A beautiful smile...
Analysis of Size and Position of the skull, Jaws and Dentition in the vertical and horizontal planes
Use of the Visual-Dx Ceph method invented by Ted Rothstein DDS PhD
The above is a “Lateral Head” X-ray showing a true Skeletal Open Bite (SOB): the open bite shown here was caused by an excess vertical direction of growth at the back of the jaws.
Analytic tools derived from my PhD thesis U. Pa. 1973: Include the “Normal Standard” #3 Fem 14 y/o and the summary and the Visual-Dx Ceph analysis sheet.
Measuring and analyzing begins with by taking a lateral head X-ray of the patient’s skull and jaw:
Then creating a tracing of it and marking off the “natural” and “derived” landmarks typically used by orthodontists (EAM, Ar, S, Na, A, B, Gn, Pog, Gn, Me Go, Ar. etc. the most significant measuring points.
My tracing of the patient’s x-ray
One of six templates: Normal Females age 10, 12; Fem 14 (shown here) and Normal Males 10, Male 12 and Male 14
The Normal for a Female 14 years old
Here is shown a standard TEMPLATE showing a Normal 14 y/o F: In the female skull, growth is 97% complete by Skeletal age 14. + marks show one standard deviation of the landmark point (horizontally and vertically) in a sample N= close to 50 in all six samples.
The tracing is placed over the STANDARD (NORMAL) in a variety of ways to help the student (me) understand what the size and positional deviations are in the individual as represented in the tracing when compared with the standard.
Tracing of patient’s skull superimposed over the Normal Female Template. NOTE: How much the patient’s chin extends vertically down beyond the “Normal” Template chin.
This analysis can measure in angles and distances. But its main advantage is that you can visualize the deviation and report the divergences in “Standard deviations” (Visual-Dx ceph analysis.)
Assembling the positional and size facts.
Purchase price for the set of six standard templates is $300
Not every case requires having a lateral head x-ray (also called a “Cephalometric” X-ray). Any time such an X-ray is taken it is subject to some analysis whose size and angular norms were derived from samples of persons.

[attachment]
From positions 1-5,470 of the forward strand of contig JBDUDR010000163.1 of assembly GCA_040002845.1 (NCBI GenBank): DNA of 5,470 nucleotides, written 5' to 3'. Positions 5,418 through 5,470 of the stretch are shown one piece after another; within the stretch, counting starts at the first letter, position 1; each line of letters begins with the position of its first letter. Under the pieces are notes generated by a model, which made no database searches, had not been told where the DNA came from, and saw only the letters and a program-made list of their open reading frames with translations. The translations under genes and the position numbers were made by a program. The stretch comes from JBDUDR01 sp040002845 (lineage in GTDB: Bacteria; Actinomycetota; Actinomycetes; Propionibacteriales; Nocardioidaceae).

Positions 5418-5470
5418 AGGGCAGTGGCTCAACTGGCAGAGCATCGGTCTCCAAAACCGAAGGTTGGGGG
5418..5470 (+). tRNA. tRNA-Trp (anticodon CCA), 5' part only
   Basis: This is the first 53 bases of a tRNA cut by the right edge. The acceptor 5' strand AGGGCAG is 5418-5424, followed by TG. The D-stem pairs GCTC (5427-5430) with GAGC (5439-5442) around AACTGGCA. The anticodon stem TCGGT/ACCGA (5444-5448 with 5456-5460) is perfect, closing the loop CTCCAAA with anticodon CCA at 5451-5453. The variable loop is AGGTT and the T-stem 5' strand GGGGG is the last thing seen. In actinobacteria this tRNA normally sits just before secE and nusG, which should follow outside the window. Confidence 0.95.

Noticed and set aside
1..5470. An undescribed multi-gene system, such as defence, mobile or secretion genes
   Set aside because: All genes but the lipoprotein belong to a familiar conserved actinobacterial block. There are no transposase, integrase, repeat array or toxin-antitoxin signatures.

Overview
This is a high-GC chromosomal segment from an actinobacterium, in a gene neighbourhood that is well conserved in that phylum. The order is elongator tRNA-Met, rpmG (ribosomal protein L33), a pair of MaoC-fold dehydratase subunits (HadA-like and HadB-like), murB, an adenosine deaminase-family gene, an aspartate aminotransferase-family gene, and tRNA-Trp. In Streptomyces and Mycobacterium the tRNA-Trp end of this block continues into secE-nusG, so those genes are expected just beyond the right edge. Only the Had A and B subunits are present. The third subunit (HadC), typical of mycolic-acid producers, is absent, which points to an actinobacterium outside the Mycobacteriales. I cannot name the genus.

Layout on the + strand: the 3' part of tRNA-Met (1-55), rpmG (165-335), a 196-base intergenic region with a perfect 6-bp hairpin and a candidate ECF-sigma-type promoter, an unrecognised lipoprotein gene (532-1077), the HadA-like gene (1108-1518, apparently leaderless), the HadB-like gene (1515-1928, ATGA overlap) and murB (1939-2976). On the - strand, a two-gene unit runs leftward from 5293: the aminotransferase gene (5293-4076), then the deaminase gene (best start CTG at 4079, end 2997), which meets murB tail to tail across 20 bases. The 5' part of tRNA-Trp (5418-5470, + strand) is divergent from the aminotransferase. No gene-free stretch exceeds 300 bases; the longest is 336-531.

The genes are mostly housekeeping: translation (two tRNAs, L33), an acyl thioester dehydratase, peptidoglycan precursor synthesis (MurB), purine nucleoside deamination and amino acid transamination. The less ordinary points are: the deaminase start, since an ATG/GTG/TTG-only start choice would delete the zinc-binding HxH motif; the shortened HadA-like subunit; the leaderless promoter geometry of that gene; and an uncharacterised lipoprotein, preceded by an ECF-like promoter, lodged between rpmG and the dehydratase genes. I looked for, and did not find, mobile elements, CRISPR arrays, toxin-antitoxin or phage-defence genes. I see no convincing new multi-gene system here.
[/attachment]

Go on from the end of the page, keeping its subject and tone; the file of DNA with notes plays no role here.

The uniqueness of the Normal Templates used in the Visual-Dx Ceph analysis is that the samples were composed of persons sub-grouped by “skeletal” age and gender”. This kind of study has no peer. These norms were used in my PhD dissertation to measure and visually allow me as an orthodontist to describe the true differences among adolescents and some adults who had “buck” (Class II, Division 1 malocclusion) compared to children who were “normal” (Class I).
Dedicated to Marion Wilton Krogman – my PhD mentor U.Pa. 1969-’71 who was the foremost forensic skeleton analyst in the country.
Part 1: AJO Ted Rothstein. DDS. PhD. and Cecile Yoon-Tarlie. DDS- MSI (American Journal of Orthodontics) 2000; 117:320-32)
Part II AJODO (American Journal of Orthodontics and Dentofacial Orthopedics) Rothstein T, Phan XL: Dental and facial skeletal characteristics and growth of females and males with Class II Division 1 malocclusion between the ages of 10 and 14 (revisited). Part II. Anteroposterior and vertical circum-pubertal growth. Am J Orthod Dentofacial Orthop; 2001 Nov; 120 (5):542-55 PMID: 11709673
Potential Benefits of Timely Treatment
Click here to see the most common problems
(The American Association of Orthodontists recommends children be examined by an orthodontist between age 7 and 8)
Intercept jaw growth problems (Click here to see before and after)
Improve facial appearance and smile
Improve the width of the dental arches
Reduce or eliminate the need to extract permanent teeth
Eliminate the need for jaw bone surgery at a later date
Lower the risk of breaking protruding front teeth
Correct harmful oral habits like thumb sucking
Simplify and shorten treatment time of definitive orthodontics
Increase the stability of final treatment results
Sometimes reduce the likelihood of impacted permanent teeth
Improve speech development
Improve position of the first permanent molars
Guide the permanent teeth into more favorable positions
Improve the ability to get lips together
Preserve or gain space for erupting permanent teeth
Reduce potential for damage to the joints that open and close the jaws
Avoids the resistance to treatment that teenagers may develop